Russian high jump star Daniil Tsyplakov soared over the bar at 2.30 metres at Russia's premier indoor track and field championships last Thursday, winning gold.
Ranked fifth in the world, Tsyplakov, 23, would like to be competing against other top-ranked athletes in his sport, including Canada's Derek Drouin, the current world champion, but his ambitions are grounded, for now.
With just five months to go to the Summer Olympics in Rio de Janeiro, Russia's track athletes are still banned from competing internationally because of the country's role in the athletics doping scandal.
"Olympic Games is a dream for every sportsman, of course," Tsyplakov told CBC, trackside at the Russia Indoor National Championships at Moscow's Red Army Club.
"I want to jump in Olympic Games, and I'm training for it. I hope that all will be good."
'I want to jump in Olympic Games, and I'm training for it. I hope that all will be good.' - Daniil Tsyplakov, Russian high jumper
The ban when it came last November applied everyone in track — a decision most in Russian athletics deemed unfair.
Tsyplakov reacted with frustration when asked if he was ever pressured to take drugs.
"This is a provocative question," he shot back. "I never had pressure put on me. I was always giving honest samples. Every single one came back clean. I have nothing to be afraid of."
Still, the doping legacy is a dirty secret everyone in Russian athletics would like to bury. It was the elephant in the room at last week's track meet.
The newly elected head of Russian athletics, Dmitry Shlyakhtin opened the track meet by saying, "These are not easy times for us now in track and field.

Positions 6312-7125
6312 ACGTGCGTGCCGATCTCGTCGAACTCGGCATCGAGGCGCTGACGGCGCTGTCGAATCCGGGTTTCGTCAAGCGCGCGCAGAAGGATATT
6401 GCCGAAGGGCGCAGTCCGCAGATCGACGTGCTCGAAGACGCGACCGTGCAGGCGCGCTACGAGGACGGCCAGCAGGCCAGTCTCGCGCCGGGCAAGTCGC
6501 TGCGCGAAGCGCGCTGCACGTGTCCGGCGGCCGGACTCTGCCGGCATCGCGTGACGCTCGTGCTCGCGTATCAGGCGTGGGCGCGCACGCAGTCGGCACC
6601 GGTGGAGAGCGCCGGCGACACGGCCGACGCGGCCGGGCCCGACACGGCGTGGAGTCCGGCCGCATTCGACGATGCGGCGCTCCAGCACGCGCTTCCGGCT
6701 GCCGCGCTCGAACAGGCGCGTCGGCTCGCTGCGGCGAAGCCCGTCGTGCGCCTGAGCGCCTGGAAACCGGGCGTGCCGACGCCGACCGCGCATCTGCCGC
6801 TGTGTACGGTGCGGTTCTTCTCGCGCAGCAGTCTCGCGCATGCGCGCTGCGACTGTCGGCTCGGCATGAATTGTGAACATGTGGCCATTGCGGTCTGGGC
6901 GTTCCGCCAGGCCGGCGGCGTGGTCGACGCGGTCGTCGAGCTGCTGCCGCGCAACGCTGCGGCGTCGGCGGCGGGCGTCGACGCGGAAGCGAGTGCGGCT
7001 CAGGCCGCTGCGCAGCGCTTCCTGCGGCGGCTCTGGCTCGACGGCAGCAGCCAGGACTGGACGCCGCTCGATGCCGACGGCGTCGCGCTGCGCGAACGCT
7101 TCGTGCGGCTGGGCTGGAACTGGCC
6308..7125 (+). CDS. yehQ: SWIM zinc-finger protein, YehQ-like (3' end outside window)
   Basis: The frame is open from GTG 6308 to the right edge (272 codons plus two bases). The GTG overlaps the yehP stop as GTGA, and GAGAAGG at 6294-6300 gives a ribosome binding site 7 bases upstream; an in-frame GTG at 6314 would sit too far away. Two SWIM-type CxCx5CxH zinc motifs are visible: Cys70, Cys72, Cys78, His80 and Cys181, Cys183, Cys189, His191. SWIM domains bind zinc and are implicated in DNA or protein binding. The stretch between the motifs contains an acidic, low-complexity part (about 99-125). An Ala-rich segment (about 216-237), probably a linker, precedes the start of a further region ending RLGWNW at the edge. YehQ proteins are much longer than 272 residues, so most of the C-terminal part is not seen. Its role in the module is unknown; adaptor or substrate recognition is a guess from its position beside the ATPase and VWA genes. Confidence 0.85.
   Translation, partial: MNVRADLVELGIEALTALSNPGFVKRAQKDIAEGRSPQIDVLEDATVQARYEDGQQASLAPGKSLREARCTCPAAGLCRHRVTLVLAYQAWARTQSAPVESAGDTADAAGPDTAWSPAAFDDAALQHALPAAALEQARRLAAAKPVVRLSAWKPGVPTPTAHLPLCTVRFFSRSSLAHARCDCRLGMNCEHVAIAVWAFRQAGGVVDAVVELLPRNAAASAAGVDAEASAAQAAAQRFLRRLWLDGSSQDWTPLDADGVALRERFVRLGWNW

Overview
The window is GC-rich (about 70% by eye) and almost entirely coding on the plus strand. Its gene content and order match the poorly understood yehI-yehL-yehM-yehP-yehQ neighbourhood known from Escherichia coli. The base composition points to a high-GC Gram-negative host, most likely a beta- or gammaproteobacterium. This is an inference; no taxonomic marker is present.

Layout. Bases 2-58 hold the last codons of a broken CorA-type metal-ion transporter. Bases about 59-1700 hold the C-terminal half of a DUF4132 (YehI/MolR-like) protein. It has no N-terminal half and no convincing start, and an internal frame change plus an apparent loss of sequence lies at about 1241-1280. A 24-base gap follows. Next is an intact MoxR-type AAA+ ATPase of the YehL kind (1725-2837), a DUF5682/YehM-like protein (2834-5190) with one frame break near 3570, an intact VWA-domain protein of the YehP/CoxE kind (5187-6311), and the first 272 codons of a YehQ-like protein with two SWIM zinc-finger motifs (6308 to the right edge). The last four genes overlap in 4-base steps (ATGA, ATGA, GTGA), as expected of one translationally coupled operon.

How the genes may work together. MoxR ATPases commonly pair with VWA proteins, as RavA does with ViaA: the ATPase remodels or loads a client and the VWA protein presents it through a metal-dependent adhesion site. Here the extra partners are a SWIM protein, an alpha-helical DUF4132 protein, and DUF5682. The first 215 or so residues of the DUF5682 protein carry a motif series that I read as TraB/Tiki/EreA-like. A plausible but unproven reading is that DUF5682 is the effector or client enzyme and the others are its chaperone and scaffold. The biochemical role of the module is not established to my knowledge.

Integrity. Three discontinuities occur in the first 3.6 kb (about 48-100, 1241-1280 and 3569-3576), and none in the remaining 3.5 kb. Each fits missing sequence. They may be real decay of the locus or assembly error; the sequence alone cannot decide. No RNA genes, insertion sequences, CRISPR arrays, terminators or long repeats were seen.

"It's very important that we can show the whole world and to all those people who made this bad situation that we are strong, that we believe in ourselves, and we are ready to fight for the highest achievements in the world."
But first, the country and the sport must prove they are tackling doping.
'It's on their conscience'
That there was a doping problem is not widely debated, but the most damning conclusion by the World Anti-Doping Agency's investigating team, that doping in Russia was "state-sponsored," is sternly rejected. It touches a nerve.
- New WADA report ties Putin, ex-IAAF boss in doping scandal
- Russian accepts track and field ban over doping
- Whistleblowers describe doping system
"Such an interesting question," said Shlyakhtin when asked if Russian sports agencies are eradicating doping now.
"The persons who used it, it's on their conscience. It's their own responsibility. It's their own choice. The track and field federation never recommended or said, 'Use it.' It is ridiculous."
'The track and field federation never recommended or said, "Use it," It's ridiculous.' - Dmitry Shlyakhtin, president, All-Russia Athletics Federation
Nevertheless, the All-Russian Athletic Federation (ARAF) must meet conditions set out by the International International Association of Athletics Federations (IAAF) in order to re-qualify for international competition.